the Linnæan Society of London listened to the reading of a curious memoir by Mr. Allis, on the discovery of a nearly complete skeleton of the dinornis. This skeleton, found by some gold-hunters under a mound of sand near Dunedin, in the province of Otago, was in an astonishing state of preservation. Cartilages, tendons, and ligaments, were still adhering to the bones; a part of the skin, still undestroyed, contained quills of parted feathers like those of the emu, a kind of cassowary; the feather part of some of these remained. A very experienced zoologist judged that the animal had very probably not been dead more than ten or twelve years. A last point for reflection, as to the existence of dinornis at the present day, is given us by a distinguished naval officer, Commander Jouan, who has made a great number of interesting observations during his long voyages. This accomplished navigator tells us that there are solitudes in Middle Island into which the Maoris, and of course Europeans, have never penetrated, and the interior of North Island is little known beyond the valleys, the bottom of which is occupied by water-courses, which allow traveling by canoes, or at most by pirogues. Therefore, great birds might still have safe retreats. If the extinction of the dinornis is not utter, it seems certain at least as to most species of the group.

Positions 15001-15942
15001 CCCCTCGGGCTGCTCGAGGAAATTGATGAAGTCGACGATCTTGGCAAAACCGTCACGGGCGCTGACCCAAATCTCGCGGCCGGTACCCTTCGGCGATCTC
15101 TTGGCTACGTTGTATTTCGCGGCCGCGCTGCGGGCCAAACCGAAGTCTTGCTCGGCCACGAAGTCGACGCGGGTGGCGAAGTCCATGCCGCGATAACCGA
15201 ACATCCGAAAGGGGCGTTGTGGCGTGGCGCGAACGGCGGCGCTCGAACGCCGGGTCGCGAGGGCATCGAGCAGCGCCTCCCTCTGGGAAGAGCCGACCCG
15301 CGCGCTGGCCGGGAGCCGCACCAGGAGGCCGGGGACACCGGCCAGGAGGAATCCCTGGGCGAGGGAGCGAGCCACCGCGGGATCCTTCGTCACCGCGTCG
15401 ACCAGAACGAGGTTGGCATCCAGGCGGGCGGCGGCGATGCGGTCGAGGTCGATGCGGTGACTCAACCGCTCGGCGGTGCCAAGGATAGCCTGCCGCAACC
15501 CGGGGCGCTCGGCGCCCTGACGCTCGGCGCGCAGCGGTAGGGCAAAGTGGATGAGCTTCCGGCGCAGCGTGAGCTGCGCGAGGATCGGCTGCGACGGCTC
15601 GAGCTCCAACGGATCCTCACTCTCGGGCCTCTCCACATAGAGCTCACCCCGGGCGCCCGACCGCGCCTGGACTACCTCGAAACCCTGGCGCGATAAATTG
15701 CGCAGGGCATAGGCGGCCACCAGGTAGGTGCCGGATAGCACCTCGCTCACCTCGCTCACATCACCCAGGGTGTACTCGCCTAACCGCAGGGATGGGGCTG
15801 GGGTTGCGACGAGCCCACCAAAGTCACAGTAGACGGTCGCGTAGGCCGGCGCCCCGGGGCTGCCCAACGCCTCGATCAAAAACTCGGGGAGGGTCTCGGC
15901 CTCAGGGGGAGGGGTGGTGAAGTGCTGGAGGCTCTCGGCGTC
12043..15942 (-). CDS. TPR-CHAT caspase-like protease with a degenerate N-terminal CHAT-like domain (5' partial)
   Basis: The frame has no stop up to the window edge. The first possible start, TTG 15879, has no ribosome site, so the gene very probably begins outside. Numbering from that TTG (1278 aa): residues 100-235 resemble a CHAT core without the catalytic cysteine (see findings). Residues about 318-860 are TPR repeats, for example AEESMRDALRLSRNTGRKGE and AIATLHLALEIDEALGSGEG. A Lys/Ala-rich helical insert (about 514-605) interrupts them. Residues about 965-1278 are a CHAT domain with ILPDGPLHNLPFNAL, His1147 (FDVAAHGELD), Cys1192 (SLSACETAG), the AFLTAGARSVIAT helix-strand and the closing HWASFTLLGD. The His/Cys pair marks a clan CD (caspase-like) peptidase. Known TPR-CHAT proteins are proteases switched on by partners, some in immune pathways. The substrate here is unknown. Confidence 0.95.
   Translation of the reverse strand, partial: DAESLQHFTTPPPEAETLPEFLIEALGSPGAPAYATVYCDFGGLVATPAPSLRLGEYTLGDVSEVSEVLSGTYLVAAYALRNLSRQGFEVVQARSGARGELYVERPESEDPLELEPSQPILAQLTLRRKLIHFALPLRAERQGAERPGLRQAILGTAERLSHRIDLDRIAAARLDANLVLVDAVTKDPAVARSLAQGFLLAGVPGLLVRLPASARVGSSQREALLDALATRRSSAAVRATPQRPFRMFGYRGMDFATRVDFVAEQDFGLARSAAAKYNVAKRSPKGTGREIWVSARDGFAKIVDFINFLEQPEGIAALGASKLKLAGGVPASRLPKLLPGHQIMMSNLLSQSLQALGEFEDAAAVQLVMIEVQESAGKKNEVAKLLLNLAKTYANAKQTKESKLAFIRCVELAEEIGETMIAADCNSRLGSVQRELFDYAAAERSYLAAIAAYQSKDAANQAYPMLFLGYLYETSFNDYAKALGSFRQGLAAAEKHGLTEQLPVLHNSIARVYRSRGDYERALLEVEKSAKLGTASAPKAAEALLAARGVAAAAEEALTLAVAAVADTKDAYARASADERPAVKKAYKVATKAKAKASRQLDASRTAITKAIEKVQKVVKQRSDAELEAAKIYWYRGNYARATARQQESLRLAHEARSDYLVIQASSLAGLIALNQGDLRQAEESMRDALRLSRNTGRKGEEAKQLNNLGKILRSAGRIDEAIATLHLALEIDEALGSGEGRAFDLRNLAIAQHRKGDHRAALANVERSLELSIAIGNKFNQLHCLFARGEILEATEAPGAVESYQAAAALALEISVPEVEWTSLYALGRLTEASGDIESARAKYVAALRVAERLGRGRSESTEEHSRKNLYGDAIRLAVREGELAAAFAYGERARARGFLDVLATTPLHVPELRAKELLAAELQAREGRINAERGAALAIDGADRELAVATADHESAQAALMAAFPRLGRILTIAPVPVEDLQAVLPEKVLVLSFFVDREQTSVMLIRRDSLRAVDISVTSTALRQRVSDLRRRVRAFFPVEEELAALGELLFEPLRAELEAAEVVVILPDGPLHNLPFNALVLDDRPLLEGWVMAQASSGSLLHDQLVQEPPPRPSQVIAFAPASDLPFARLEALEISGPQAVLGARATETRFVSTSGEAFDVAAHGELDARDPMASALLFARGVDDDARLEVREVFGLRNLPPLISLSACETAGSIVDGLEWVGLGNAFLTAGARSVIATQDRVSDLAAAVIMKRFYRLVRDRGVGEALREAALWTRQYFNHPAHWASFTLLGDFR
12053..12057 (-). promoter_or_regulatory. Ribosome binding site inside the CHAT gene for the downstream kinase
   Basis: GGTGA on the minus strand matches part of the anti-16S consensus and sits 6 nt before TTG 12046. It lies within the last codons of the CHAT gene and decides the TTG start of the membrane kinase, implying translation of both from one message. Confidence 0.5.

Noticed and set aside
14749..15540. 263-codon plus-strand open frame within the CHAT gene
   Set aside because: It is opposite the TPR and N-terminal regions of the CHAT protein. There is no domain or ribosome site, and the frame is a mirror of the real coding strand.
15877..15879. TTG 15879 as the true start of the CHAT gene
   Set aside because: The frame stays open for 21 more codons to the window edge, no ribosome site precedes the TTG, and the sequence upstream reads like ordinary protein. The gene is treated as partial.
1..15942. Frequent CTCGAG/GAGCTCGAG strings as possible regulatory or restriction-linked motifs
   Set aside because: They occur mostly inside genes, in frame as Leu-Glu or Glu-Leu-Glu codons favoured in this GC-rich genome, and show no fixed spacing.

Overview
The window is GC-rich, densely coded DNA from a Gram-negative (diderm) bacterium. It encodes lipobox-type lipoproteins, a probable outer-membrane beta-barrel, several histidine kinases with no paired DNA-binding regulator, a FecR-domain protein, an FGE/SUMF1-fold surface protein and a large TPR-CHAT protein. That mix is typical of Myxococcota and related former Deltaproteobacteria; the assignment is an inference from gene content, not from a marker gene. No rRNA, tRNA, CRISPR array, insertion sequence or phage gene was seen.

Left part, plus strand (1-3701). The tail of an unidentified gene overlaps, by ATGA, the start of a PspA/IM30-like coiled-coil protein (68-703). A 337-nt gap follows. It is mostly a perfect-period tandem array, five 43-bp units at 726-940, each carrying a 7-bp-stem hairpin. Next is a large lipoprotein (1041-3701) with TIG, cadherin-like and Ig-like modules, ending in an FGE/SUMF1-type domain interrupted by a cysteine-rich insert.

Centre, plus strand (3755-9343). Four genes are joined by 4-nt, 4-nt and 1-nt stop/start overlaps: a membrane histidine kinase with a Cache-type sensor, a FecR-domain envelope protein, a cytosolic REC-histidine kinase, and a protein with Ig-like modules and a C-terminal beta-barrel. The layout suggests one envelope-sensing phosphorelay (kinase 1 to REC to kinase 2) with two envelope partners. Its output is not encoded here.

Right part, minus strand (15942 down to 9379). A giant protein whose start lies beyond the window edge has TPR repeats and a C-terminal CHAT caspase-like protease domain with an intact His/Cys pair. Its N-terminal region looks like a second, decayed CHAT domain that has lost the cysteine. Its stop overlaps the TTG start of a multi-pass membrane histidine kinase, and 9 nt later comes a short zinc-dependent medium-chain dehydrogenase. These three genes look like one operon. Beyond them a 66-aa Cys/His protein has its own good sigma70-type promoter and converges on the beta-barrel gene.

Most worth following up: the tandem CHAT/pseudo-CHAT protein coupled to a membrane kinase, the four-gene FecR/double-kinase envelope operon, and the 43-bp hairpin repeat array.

Other New-Zealand birds of moderate size seem to be threatened in their turn with complete destruction in the near future. The brown-feathered apteryx, with long, curved beak and stout feet, are very much pursued since the colonization. These walking-birds, having their vestiges of wings even smaller than ostriches and cassowaries, unable to escape by swift flight, live on the ground, and merely hide themselves in holes. Dogs trained to pursue them easily make them a prey, and the poor apteryx has already almost vanished from the inhabited country; their destruction will be complete with the advance of colonization. A singular parrot, of the size of a common fowl, the strigops peculiar to New Zealand, formerly quite common, but now extremely rare, is also doomed to perish. The strigops, a true parrot in all characteristics, an owl in its habits, dull in movement and plumage, is the only nocturnal species of the parrot family, and for that reason extremely interesting to zoologists. This bird, light-green in color, streaked with black lines, flies but little; it runs along the ground and takes refuge in holes; the object of constant attack by dogs and men, it exists nowhere but in solitudes as yet inaccessible. The rarity of the native birds becoming every day more marked in New Zealand, many persons have supposed that the rapid disappearance of the most remarkable species might be accounted for by a lowering of the temperature. They have forgotten that the apteryx and the strigops do very well in the present state of the country, wherever they are not disturbed.
Among the creatures whose recent disappearance is very probable without being actually certain, is reckoned a bird of Madagascar, ex-